Wire Fox Terrier
Wire Fox Terrier
Wire Fox Terrier have a lot of history behind them. They’ve been companions to kings, entertained the masses in circuses and film, and won more Best-in-Show awards at the Westminster Kennel Club show than any other breed.
When fox hunting became popular in England in the late 18th century, hunters quickly discovered that they needed a dog that could “go to ground” (enter foxes’ dens) and “bolt” the foxes to drive them out of their hiding places. And so the Smooth Fox Terrier was developed.
While breeders didn’t keep many records about the development of the breed, it’s likely that the original Smooth Fox Terriers were a blend of black and tan terriers with smooth coats, Bull Terriers, Greyhounds, and Beagles. In 1790, a Colonel Thornton had a portrait painted of his dog Pitch, a Smooth Fox Terrier, which gives us an idea of what the early dogs looked like. They’ve changed little since then. Well-known Smooths of the 19th century who contributed to the breed’s development were Old Jock, born in 1859 at Grove Kennel in England, and Belgrave Joe. By the late 19th century, uniform type had been established.
For many years, Smooths and Wires were considered one breed of two varieties. Their main difference is coat type and, to some extent, head shape. Despite their similarities in size, shape and temperament, they likely had different ancestry. Wires are thought to have descended from rough-coated black and tan terriers from Wales, Derbyshire, and Durham. Early breeders liberally crossed Wire Fox Terriers with Smooths to give the Wires more white pigmentation, a cleaner-cut head, and a more classical outline. This interbreeding no longer continues, however, and has not for many years.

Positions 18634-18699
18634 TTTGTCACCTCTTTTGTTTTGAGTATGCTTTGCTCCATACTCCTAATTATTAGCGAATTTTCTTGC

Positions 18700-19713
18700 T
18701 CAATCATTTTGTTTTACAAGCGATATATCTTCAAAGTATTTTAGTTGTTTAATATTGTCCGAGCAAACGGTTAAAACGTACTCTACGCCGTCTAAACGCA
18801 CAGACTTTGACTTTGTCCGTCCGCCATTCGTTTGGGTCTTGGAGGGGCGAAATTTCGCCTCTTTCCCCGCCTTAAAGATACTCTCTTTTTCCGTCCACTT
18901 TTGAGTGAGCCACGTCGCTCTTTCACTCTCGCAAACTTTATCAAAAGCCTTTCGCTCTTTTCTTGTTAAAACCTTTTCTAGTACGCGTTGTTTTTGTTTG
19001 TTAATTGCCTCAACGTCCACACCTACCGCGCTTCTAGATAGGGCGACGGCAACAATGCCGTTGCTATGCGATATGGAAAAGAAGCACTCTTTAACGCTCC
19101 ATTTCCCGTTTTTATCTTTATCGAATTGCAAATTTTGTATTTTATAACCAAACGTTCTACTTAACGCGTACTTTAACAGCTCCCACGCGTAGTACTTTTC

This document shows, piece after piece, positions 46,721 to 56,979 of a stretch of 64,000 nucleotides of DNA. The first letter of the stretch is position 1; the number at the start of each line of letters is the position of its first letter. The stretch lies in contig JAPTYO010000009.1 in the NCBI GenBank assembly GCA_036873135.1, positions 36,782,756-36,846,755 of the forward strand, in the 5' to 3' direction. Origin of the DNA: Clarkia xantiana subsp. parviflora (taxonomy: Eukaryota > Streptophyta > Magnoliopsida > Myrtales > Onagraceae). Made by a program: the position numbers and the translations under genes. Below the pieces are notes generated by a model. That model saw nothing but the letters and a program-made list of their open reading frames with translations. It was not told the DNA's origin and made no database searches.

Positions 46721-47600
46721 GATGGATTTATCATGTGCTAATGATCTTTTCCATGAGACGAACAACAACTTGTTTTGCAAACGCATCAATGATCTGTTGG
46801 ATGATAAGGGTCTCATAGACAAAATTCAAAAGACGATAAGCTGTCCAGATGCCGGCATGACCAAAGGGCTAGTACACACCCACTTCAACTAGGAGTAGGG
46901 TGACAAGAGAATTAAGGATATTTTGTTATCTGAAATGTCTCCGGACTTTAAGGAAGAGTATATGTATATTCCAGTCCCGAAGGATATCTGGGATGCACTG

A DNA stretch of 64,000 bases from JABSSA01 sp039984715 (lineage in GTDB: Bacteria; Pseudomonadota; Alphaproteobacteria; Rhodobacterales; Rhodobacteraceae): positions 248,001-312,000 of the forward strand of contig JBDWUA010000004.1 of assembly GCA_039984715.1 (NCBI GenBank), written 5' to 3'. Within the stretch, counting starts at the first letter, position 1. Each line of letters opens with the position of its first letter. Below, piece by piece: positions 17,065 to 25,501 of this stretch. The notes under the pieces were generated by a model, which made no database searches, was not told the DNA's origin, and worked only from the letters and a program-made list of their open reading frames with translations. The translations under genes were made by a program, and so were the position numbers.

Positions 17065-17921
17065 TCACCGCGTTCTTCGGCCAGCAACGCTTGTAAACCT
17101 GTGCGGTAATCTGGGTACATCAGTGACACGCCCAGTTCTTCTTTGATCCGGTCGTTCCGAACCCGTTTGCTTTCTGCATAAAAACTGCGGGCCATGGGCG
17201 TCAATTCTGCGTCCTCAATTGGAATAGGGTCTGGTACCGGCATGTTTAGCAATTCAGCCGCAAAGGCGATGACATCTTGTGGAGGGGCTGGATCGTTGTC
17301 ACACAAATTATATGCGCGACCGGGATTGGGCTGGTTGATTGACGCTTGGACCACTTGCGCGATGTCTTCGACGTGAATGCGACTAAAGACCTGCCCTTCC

Smooth Fox Terriers entered the show ring about 15 to 20 years before Wire Fox Terriers, and at first they were classified with sporting dogs. England’s Fox Terrier Club was founded in 1876. The members drew up a breed standard that remained unchanged for decades, with the exception of reducing the weight of a male dog in show condition from 20 pounds to 18 pounds.
Caesar, a Wire Fox Terrier, was beloved of England’s King Edward VII. He wore a collar with the inscription “I am Caesar. I belong to the King.” When Edward died in 1910, a grieving Caesar marched behind his casket in the funeral procession.
The first records of Smooth Fox Terriers being imported to the U.S. date to 1879, with Wire Fox Terriers being imported a few years later. The American Fox Terrier Club, the parent club of the breed in this country, was founded in 1885 and has the distinction of being the first specialty club to become a member of the American Kennel Club. The first Fox Terrier to be registered by the AKC was Cricket, in 1885.
The AFTC adopted the English breed standard when it was formed, and it wasn’t until a century later that separate standards for the two breeds went into effect. They are still quite similar in their descriptions.
In the 1920s, the Smooth Fox Terrier became one of the most recognized of purebred dogs when RCA used in its logo a picture of a Smooth Fox Terrier named Nipper, head cocked, listening to a record machine. Wire Fox Terriers became popular as family pets in the 1930s, when a film series called The Thin Man was created. A Wire Fox Terrier named Asta was a regular in the show, and the popularity of the breed soared.